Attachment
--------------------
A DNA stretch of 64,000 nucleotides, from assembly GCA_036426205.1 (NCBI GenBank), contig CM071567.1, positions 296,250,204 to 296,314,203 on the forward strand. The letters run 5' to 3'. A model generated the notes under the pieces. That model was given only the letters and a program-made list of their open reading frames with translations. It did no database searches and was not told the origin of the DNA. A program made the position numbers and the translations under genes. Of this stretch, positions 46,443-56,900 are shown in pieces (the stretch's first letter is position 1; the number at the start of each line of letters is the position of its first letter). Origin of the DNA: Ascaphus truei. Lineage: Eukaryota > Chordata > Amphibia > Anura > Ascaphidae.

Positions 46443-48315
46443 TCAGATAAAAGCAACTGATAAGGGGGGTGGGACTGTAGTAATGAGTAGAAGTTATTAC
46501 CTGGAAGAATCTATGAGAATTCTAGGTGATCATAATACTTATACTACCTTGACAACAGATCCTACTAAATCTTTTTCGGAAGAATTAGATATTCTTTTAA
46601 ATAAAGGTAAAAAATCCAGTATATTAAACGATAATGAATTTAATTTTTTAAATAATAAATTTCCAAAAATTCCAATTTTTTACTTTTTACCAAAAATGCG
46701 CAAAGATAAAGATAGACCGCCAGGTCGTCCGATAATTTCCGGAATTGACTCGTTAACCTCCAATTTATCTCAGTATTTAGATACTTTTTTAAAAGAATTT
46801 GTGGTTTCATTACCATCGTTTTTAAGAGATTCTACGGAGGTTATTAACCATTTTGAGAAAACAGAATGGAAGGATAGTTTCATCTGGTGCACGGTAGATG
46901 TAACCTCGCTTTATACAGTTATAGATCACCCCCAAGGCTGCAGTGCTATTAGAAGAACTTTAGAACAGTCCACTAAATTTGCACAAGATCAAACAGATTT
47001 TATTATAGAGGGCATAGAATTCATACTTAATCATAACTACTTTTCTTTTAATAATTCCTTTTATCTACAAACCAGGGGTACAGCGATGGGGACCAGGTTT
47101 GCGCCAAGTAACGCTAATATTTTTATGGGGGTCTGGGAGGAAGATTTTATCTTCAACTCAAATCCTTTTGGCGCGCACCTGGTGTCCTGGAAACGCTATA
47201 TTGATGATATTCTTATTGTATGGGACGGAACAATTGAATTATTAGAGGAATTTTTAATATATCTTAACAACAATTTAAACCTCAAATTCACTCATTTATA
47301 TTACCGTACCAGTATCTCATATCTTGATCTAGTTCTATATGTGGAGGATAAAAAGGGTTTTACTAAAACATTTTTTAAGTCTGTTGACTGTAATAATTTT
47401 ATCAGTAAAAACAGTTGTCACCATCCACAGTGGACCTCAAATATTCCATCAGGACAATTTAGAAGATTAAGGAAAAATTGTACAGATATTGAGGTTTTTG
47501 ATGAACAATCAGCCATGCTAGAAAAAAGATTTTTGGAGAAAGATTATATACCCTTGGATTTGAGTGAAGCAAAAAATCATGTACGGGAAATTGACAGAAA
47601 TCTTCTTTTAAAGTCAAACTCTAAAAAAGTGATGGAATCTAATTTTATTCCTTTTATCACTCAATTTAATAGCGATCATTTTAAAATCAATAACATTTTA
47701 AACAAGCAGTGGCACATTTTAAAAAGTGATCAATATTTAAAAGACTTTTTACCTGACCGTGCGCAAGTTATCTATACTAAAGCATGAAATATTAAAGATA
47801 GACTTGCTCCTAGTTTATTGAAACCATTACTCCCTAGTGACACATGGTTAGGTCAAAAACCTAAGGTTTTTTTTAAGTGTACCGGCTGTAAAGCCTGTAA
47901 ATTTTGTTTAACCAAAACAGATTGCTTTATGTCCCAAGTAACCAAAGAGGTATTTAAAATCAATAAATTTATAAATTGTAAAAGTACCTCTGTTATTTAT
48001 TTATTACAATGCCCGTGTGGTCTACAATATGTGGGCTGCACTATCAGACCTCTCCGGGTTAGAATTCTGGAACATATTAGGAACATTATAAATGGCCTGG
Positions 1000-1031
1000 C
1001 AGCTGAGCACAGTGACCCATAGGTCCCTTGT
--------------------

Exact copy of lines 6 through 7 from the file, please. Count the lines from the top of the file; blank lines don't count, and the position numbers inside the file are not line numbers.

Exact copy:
46701 CAAAGATAAAGATAGACCGCCAGGTCGTCCGATAATTTCCGGAATTGACTCGTTAACCTCCAATTTATCTCAGTATTTAGATACTTTTTTAAAAGAATTT
46801 GTGGTTTCATTACCATCGTTTTTAAGAGATTCTACGGAGGTTATTAACCATTTTGAGAAAACAGAATGGAAGGATAGTTTCATCTGGTGCACGGTAGATG